The Village of Tiki Island v. Premier Tierra Holdings, Inc., 14-14-00629-CV (Tex. App. – Houston [14th Dist.], March 24, 2015)
The Plaintiff sought a declaratory judgment action to determine vested development rights under Chapter 245 of the Texas Local Government Code. This is an interlocutory appeal from the denial of a plea to the jurisdiction where the 14th Court of Appeals determined no justiciable controversy exists and reversed the denial.
Premier Tierra Holdings, Inc., owns a tract of property in the Village of Tiki Island (“City”), located in Galveston County. Premier desires to develop or sell the property for a mixed-use marina development (the “Project”). Premier asserted that chapter 245 required the City to consider the approval of an application for a permit solely on the basis of the regulatory scheme existing at the time the first plat application for a project is filed, and therefore certain provisions of the City’s zoning ordinance (adopted later) could not be applied to its project. The application was denied. Premier sued seeking a declaration it has a vested right as of its original plat application with the marina project. The City filed a plea to the jurisdiction asserting the relief sought was for a ruling on a “hypothetical future application of land-use regulations.” The trial court denied the City’s plea and it appealed.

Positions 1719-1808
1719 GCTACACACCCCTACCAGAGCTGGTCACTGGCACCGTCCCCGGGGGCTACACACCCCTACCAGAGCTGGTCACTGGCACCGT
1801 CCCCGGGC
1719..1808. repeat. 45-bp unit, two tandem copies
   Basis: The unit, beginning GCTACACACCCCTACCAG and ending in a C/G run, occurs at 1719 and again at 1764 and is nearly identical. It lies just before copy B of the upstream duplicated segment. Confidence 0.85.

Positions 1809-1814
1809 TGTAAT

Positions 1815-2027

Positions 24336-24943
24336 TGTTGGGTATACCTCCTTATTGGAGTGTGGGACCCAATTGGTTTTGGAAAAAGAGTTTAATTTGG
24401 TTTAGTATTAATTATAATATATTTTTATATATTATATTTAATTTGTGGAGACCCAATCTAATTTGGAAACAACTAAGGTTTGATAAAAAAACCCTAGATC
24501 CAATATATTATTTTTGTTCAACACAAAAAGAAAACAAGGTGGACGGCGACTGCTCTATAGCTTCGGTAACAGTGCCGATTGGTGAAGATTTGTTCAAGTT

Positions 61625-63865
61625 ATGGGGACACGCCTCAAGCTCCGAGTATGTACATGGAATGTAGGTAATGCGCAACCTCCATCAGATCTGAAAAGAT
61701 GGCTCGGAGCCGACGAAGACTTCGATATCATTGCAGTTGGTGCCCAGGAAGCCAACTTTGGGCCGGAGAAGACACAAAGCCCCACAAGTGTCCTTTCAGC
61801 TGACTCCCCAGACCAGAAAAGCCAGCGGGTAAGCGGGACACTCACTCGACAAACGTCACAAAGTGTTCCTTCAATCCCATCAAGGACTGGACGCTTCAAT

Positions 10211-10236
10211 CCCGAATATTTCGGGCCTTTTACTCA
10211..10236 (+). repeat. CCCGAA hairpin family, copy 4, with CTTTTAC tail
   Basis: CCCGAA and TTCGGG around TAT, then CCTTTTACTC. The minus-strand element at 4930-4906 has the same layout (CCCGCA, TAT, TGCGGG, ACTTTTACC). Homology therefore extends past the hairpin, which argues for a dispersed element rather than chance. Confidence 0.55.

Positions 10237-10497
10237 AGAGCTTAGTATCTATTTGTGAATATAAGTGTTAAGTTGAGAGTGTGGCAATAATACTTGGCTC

The court held that while Chapter 245 allows a declaratory judgment action to determine certain vested rights, at the time Premier filed its plat application, the City was governed by chapter 212 of the Local Government Code, which establishes the standards for approval of a proposed subdivision plat. The City contended Premier never exercised its statutory right to request that the City provide the reasons for the denial, never appealed the denial, and never advanced the denial was improper. The court held “Premier’s request for declaratory relief fails to present a justiciable controversy because the record does not disclose the reasons why the City denied the 2010 plat application; no plat or permit applications have since been denied for any specified reasons; and Premier has not challenged the City’s denial of its plat application in this or any other proceeding.” The City was not required to approve the application simply because it was filed, but was entitled to approve, disapprove, or conditionally approve based on regulations in effect at the time. Essentially, since Premier did not ascertain the reason for the denial or attempt to cure any defects and the City has the right to deny for some reasons but not others, no controversy yet exists. The court disagreed that the claims failed because of mootness and ripeness and expressly stated that its opinion should not be read or implied to hold “the plat application itself or any statutory rights Premier acquired for the project as a result of filing the plat application are necessarily mooted..” “Premier may have vested rights in the project, but there is no context within which to declare what they are. Any such declaration would be a prohibited advisory opinion that would not resolve” the dispute. Since the court could not do anything at this juncture, no jurisdiction yet exists.
If you would like to read this opinion click here. Panel: Justice Christopher, Justice Donovan and Justice Wise. Opinion by Justice Wise. The attorney for the Village is John J. Hightower. The attorney listed for Premier Tierra Holding is H. Fred Cook.